There are a lot of festivals all over the world and, a couple of years ago, I got to go to a bunch of different festivals like the Solar Eclipse Festival they have in Turkey, Festival in the Desert in Mali and the big festivals in Europe like Glastonbury and Glade. In the States the primary festival focus is musicin fact there is only one big festival that is not only about music and that is Burning Man. The cool thing about that is you get all these amazing ways for people to express their creativity. So their artistry comes out in all these different ways. The installations and the art that come out of Burning Man have influenced a lot of different people and you also have the space there to do a lot of different stuff. So that has influenced me to want to kind of share that setup with other people. So we definitely looked at a bunch of these different models. But the cool thing for me is that there are a lot of different ways to express your creativity that don’t involve going onstage and singinglike art.

When String Cheese started, your primary influence seemed to be bluegrass. But, since then, your music has gravitated more towards electronica. In fact, the group’s increasingly varied influences seemed to be one of the primary reasons for String Cheese Incident’s hiatus. Where do your musical interests seem to lie these days?

I still listen to a lot of electronica these days and, at the same time, I kind of run across the board. I’ve been to Africa a few times over the past few years and listen to a lot of African and world music. I guess I have kind of run the gamut since becoming a musician. But I think electronica is the best dance music out there. My favorite these days is hands down Tipper. He is pretty much the shit. He is developing something completely new where is he taking sounds that don’t emulate any instrument. But, there is a lot of stuff going on out there so, I hope my tastes continue to change.

Moving back to ROTHBURY, can you walk us through your own timeline at the festival? How long have you been onsite working?

I did a walkthrough of the site in November of last year then we have been working pretty much for six months straight getting everything ready. We loaded up the truck two and half weeks before the festival and I was onsite for about nine days. So I am ready to go home [laughter].

Since most of your festival experiences have been as a musician, it must be nice to be involved in all elements of the festival’s creative process.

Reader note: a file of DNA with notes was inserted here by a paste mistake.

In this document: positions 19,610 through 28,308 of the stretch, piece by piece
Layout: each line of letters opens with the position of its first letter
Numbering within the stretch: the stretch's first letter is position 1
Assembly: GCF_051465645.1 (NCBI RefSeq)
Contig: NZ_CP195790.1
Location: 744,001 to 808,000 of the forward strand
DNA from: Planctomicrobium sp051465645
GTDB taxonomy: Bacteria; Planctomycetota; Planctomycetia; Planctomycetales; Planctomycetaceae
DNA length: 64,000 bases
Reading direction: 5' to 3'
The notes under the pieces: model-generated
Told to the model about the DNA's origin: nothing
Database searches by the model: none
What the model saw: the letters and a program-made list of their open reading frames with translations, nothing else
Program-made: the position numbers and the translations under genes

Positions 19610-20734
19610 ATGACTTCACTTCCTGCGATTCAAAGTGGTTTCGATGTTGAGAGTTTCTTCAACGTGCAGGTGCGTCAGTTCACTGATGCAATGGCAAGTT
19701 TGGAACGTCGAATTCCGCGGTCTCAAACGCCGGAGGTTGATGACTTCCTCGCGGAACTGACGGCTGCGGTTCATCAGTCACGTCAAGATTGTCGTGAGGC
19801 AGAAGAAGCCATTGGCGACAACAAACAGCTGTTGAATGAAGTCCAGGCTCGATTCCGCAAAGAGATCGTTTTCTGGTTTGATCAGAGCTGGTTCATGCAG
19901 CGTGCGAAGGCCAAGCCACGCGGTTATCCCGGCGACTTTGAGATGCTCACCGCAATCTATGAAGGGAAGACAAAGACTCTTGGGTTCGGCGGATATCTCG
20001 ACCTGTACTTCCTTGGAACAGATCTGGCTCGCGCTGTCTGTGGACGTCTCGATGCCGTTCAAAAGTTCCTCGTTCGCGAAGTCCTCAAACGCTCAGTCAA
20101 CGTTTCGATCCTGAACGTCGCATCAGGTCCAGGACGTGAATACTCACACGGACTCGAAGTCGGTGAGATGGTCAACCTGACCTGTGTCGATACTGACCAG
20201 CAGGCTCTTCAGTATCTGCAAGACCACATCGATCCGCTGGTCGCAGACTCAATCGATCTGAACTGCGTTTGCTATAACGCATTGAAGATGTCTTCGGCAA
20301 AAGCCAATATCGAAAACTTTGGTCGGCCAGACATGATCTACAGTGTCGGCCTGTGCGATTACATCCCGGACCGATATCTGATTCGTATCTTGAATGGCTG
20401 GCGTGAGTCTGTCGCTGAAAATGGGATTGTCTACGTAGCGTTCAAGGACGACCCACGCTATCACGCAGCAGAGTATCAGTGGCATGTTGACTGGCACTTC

Yeah, I am super stoked and it is fun to be so involved. I look at all the people who come in and just play and they don’t get involved in the full breadth of a festival. Normally, as a musician, I just walk in, play my set and leave. There is something different when you are part of a festival and build itwhen your hands get dirty and your knuckles get scraped. It is a different kind of experience. When you look at the stage you are proud of it because you have a crew of 20 different friends who built it. So that is an incredible bonding experience. Like the Star Gates we built. It is one thing to see them on paper, but it is another thing to see then built. Two months ago the Star Gates we built were just rendered drawings, so to just go through that process…when we got those things up, we were stoked. It was a lot of work, we busted our ass.

Finally, do you see String Cheese Incident playing ROTHBURY at some point?

Ever since we took a break last fall we all just got really into doing our own thing. There is totally a possibility of us all playing together, though we aren’t really talking about it because everyone is doing their own thing. I have been doing a lot of this non-profit stuff and trying to stay home a lot. It is nice to not have to deal with the road. At this point, I’m homesick after ten days [laughter]. So I am definitely in a different headspace then when we were touring a lot and it is nice to be around the house. I think after 14 years it is nice to just take a break.

_Mike Greenhaus stores his own festival memories at